In the aftermath of the financial crisis triggered by the bankruptcy of the American bank Lehman Brothers, Europe was living one of its most unstable moments. Facing the scams of the financial crisis, many countries experienced doubts about the benefits of a monetary union, adding a systemic crisis to the already existing economic one.

Before diving into what is called the Euro crisis, it’s worth mentioning its link to, apparently, a “local” financial crisis.

On  15th of September2008, the American bank Lehman Brothers declared bankruptcy, causing a global panic. Among the several reasons for the crisis, there is the involvement of opaque financial products that had been circulating in the economy since the 1990s. Trading these products all over the world, many banks found themselves with assets of uncertain value, with governments and central banks obliged to step in and try to mitigate the situation. The global circulation of these products is the first reason why the local crisis is not local at all. As for the second one, it is worth mentioning that if the US is facing a crisis, its entire economy will probably spend less, diminishing the demand for foreign products. With this regard, exporting countries to the US will lose money, not being able to export as before, causing a vicious circle. 

So how is the financial crisis linked to the European one? 

European countries have been living in very different situations since their entrance in the monetary union. While some countries boosted their economic growth, other countries were slowing down, giving a sluggish growth rate to the entire Euro area. A financial crisis is a shock which, in turn, amplifies the already existing cracks in the system. In fact, the differences among European countries, especially between northern and southern countries, reinforced themselves. Two of the main differences rely on the unemployment rate, low in northern countries, pretty high in southern ones, and GDP growth, usually higher for northern countries with respect to southern ones.  The shock just amplified the difficulties some countries were already experiencing. As a result, some southern European countries suddenly faced an unexpected high debt, like Greece. These conditions posed questions over the framework and the benefits of the monetary union, with the mechanism initially triggered and amplified by the shock, the financial crisis. Consequently, the derived systemic crisis prevented European countries from enjoying sustained and stable growth in the aftermath of 2008. Comparing some data between the US and the Euro Area from 2010 to 2014, on the one hand, we see the US coming up with a 2.2% of output growth rate, an 8% of unemployment rate (which will come back to pre-crisis levels just one year after, in 2015 is 5.4%) and an inflation rate of 1.5% (IMF). On the other hand, the values in Europe are sluggish. From 2010 to 2014 output growth rate is registered as an average of 0.7%, 1.5% less than US; Unemployment rate is an average among countries stopping at 11.1%, with Greece and Spain tripling their rates, while Germany diminishing it. Lastly, the inflation rate remained low, at 1% (IMF).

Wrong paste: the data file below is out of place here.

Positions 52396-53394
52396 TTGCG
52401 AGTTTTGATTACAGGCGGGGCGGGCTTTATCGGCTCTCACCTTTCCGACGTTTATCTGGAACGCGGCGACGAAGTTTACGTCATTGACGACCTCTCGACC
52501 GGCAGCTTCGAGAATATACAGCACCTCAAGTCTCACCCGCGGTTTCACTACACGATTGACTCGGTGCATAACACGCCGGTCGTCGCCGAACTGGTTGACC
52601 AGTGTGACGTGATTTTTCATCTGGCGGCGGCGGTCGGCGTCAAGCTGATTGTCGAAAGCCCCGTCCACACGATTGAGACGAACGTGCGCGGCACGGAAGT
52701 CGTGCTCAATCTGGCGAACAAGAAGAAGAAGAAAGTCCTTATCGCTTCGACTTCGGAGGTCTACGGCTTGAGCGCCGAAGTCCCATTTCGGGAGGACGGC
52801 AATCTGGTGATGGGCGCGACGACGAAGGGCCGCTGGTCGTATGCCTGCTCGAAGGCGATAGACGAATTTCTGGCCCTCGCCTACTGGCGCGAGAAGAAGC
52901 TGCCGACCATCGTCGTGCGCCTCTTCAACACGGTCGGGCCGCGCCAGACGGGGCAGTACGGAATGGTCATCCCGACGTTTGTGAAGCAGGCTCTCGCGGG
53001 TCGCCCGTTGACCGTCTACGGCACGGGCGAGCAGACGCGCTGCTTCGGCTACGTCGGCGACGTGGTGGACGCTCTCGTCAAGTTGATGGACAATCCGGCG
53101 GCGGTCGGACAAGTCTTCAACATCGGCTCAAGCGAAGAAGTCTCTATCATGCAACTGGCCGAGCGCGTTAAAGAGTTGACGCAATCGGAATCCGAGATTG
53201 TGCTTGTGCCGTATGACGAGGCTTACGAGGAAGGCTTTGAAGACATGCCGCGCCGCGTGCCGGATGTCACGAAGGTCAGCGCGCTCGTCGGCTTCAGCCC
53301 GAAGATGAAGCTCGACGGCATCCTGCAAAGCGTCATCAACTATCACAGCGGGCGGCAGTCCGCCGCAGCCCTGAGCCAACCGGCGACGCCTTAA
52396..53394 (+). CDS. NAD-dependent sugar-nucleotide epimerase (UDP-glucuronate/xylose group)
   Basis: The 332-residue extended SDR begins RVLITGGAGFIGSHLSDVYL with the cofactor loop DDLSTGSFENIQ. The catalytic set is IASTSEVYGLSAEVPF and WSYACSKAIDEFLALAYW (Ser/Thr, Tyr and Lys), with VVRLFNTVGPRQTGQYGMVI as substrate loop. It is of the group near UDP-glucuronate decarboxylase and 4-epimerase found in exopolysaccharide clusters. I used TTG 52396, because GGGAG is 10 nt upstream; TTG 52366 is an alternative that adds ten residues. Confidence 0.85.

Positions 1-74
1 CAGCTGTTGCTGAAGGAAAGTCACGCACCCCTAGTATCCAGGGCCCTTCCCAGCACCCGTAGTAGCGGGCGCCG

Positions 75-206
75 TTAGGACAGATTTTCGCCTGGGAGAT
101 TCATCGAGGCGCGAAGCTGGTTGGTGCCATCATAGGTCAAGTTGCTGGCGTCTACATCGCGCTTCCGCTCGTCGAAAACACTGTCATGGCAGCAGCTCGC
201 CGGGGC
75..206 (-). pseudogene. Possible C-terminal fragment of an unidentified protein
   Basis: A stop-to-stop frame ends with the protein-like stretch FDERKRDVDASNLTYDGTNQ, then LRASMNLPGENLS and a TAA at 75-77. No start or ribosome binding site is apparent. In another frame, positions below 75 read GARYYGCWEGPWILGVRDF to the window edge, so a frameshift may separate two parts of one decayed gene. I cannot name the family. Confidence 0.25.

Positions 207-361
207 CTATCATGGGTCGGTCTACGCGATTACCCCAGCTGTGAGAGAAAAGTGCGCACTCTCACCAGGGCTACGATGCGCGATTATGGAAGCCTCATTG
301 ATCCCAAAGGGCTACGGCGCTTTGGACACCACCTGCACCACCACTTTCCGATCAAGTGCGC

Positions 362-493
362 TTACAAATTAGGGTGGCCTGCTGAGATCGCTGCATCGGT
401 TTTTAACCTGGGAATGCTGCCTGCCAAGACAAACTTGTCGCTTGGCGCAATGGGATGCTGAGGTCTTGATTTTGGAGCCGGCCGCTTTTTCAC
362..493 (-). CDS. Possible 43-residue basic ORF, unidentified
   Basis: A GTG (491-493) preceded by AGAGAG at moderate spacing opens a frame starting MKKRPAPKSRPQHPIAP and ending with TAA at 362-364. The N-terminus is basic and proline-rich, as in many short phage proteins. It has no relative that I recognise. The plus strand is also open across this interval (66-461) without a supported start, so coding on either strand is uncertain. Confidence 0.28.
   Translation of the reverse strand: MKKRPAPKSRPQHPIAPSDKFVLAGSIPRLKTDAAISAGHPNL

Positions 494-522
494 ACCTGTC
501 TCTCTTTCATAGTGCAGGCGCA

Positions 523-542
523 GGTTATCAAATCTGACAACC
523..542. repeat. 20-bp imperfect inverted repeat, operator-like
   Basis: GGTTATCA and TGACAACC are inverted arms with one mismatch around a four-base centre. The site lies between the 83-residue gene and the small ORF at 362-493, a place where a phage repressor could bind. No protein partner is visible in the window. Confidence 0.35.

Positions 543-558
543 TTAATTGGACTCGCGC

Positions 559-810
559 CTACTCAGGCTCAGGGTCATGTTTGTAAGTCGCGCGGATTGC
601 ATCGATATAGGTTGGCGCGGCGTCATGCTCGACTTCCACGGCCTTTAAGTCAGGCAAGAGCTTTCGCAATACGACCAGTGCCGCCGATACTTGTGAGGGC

In essence, the systemic crisis derived from the financial crisis triggered a double-dip recession, characterized by the name “The Euro Crisis”. In April 2011, the economic sentiment in Europe started deteriorating, the clouds over the real benefits of a monetary union influenced people, investors, and expectations in the market. As a result, in July 2012, the former ECB President, nowaday Italian Prime Minister, Mario Draghi was obliged to step in with the famous “Whatever it takes”. In his speech, Draghi was appointing the markets, promising that the ECB would have done everything to preserve the Euro. Following this, the answer to these problems included structural reforms, greater coordination of economic, fiscal and financial policies, followed by the provision of widespread ECB liquidity measures (Darvas 2013).  In January 2013, Herman Van Rompuy, President of the European Council, followed by declaring that “the worst is behind us, in particular the existential threat to the euro”. 

To conclude, analyzing the effects of the Great Recession of 2008 in Europe is very different from looking at other regions of the world. The financial crisis was only the first problem faced by European countries. In addition, the threat to the existence of the monetary union scared not only policy makers, but also the entire European economic system. Without the dark clouds over its head, Europe went on for the rest of the decade. However, new shocks came up: Brexit and the pandemic, with the Euro Crisis that can surely help us in learning something about shocks and how to cope with them.



Darvas, Z. (2013). The Euro Crisis: Mission Accomplished? World Policy Journal, 30(1), 87–94.

Arestis, P., & Sawyer, M. (2011). The Ongoing Euro Crisis. Challenge, 54(6), 6–13.

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